How to survive starting a new job

So you’ve been at your workplace for a few years now, you’ve got a really great bond with your colleagues and you enjoy your work (hopefully!), but for whatever reason you’ve chosen to move onto someplace else. How do you survive the breakup from the familiar into the brand new? 

There’s so much uncertaintly that comes with starting a new job – the probation period all over again, new people, new responsibilities and a new environment. Here’s some tips to help you not only survive, but thrive in your new role. 


First impressions

The first couple of weeks are always the hardest. You want to make a really good impression, but you shouldn’t put too much pressure on yourself to get it right the very first time. You need to learn and get a feel for your new workplace and how things are run – it’s guaranteed to be different to what you’re used to. Remember to be enthusiastic and make an effort to introduce yourself to your new colleagues, you’ll be seeing them everyday after all. 


Ask questions

Don’t sit there and feel like you have to know everything. Make sure you ask questions, no matter how small or trivial they may be. Asking questions helps you to better understand your new environment and get to know things quicker than sitting there and trying to figure it out for yourself. You’re new, they’ll understand and after a few weeks you won’t need to ask as many questions because you’ll start knowing and understanding the way things work. 


Don’t be afraid to speak up

Yes you may be new, but they hired you because they felt like you can contribute to the business. You want to reinforce they made the right choice so don’t be afraid to contribute and value add. You won’t know everything, but you can jump in and make suggestions in meetings and ask questions, or if you have a skill they might not know about that could help out in a situation let them know.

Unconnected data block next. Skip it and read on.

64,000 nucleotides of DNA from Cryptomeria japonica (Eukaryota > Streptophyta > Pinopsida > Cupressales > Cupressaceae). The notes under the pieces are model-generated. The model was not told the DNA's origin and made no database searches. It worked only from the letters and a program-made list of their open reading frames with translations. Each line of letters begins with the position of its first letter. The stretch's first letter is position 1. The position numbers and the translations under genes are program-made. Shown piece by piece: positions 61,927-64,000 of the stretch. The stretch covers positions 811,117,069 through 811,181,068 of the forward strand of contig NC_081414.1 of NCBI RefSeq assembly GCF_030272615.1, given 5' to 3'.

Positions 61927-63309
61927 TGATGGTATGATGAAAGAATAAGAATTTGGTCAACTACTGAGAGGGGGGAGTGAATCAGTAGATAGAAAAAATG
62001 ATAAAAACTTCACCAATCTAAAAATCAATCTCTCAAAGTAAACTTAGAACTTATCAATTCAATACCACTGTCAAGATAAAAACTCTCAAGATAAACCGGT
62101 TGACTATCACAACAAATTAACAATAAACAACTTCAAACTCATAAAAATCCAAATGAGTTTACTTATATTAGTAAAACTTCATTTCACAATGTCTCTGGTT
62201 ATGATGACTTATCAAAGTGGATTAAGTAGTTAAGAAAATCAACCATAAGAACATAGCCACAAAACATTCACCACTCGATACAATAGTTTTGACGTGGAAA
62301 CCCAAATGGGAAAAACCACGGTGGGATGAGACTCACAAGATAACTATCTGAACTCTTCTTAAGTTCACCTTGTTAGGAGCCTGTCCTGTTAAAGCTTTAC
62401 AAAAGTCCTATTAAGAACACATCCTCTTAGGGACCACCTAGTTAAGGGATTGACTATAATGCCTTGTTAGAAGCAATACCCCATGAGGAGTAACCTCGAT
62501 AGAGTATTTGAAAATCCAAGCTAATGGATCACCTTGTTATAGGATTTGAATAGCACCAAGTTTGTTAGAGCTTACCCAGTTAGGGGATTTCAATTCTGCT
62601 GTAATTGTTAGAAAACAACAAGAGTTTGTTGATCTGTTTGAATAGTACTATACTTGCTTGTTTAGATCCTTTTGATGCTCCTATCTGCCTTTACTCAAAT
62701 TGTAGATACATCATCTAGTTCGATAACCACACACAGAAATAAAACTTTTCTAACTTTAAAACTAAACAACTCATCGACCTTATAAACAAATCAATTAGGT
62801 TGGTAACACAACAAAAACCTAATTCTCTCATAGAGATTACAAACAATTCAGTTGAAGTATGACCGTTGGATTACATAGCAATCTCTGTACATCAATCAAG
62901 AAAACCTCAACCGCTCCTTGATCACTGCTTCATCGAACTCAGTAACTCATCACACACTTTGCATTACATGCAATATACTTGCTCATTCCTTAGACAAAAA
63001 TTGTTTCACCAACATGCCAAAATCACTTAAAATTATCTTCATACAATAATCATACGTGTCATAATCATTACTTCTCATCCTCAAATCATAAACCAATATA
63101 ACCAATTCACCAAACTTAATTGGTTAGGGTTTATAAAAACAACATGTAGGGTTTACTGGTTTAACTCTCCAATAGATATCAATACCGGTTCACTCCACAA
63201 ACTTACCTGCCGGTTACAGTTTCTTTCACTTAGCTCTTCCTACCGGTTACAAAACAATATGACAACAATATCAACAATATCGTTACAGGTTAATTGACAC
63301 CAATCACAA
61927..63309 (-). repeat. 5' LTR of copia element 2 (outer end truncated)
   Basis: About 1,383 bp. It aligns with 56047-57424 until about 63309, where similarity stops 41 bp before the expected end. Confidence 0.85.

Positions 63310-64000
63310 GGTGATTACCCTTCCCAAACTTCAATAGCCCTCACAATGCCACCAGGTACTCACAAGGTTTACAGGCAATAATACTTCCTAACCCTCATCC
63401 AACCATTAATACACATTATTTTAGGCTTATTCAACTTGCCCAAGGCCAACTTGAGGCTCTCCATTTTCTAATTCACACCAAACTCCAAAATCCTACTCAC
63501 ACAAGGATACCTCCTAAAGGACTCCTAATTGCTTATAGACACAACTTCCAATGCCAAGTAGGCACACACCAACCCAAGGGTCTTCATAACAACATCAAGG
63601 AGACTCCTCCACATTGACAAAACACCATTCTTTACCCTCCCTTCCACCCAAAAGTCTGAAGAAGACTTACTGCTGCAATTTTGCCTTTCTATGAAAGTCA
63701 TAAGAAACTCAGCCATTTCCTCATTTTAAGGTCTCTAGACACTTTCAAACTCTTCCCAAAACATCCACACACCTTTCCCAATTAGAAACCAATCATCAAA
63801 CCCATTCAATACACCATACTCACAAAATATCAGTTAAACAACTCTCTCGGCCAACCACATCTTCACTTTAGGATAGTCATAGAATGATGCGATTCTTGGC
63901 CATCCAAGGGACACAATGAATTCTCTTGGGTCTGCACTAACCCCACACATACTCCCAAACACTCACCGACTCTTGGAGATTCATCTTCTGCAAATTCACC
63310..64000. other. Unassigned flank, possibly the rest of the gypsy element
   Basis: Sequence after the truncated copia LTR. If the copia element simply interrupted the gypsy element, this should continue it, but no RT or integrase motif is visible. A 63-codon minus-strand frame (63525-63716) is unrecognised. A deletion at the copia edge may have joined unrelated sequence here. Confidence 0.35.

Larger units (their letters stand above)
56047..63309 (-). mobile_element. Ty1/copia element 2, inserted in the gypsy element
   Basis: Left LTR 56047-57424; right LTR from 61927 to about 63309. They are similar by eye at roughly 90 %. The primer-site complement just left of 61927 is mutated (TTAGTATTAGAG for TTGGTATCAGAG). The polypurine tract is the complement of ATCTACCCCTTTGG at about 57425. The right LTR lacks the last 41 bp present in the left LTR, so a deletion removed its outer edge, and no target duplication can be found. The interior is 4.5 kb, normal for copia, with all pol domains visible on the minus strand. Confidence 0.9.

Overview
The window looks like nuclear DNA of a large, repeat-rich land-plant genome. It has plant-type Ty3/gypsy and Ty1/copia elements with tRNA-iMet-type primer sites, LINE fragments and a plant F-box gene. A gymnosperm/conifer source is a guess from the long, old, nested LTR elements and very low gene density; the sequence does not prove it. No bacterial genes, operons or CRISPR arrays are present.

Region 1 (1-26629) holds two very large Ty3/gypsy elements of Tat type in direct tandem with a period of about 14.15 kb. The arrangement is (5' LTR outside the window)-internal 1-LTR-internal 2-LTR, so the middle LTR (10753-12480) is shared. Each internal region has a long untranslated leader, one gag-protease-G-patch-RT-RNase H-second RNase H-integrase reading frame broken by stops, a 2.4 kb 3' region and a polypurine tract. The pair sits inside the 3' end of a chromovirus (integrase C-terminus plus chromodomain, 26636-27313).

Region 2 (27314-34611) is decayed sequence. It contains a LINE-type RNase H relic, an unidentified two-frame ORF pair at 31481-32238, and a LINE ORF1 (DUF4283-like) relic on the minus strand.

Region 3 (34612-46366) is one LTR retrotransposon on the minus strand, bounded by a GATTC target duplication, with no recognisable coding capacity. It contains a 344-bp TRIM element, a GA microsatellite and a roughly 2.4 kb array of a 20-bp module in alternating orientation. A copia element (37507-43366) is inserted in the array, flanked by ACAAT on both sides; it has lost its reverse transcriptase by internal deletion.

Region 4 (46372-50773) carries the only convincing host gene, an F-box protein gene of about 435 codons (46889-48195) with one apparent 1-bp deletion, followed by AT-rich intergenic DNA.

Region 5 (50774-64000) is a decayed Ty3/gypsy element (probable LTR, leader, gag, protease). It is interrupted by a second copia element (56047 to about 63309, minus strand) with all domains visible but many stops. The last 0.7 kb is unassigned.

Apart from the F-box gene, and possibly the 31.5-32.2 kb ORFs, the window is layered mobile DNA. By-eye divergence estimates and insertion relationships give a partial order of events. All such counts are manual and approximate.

Define what success is

During your first few weeks, you’ll probably have a lot of meetings and check-ins with your new manager. In these meetings, have a chat to define what mutual success looks like for you and for the business. This includes finding out what you need from each other, what resources you’ll need to do your job well and how your performance will be assessed. During your first few weeks, your boss’ insights are going to be super valuable to your learning!


Offer to help

It’s normal to have some downtime while you’re still getting settled in. You won’t have all your work straight away and it can take a month or two to reach capacity. Don’t sit around and wait for others to tell you what to do, take some initiative and figure out tasks for yourself or seek out your new colleagues that are super busy and see if there’s anything you can assist with. This will help you learn procedures and how things are done. 


But the most important thing is to not compare it to your old workplace. If you had a really good experience there, of course you’ll miss it, but you moved on for whatever reason so embrace the change! Who knows, there might be things from your old place of work that you can establish in your new workplace that will be of benefit. 


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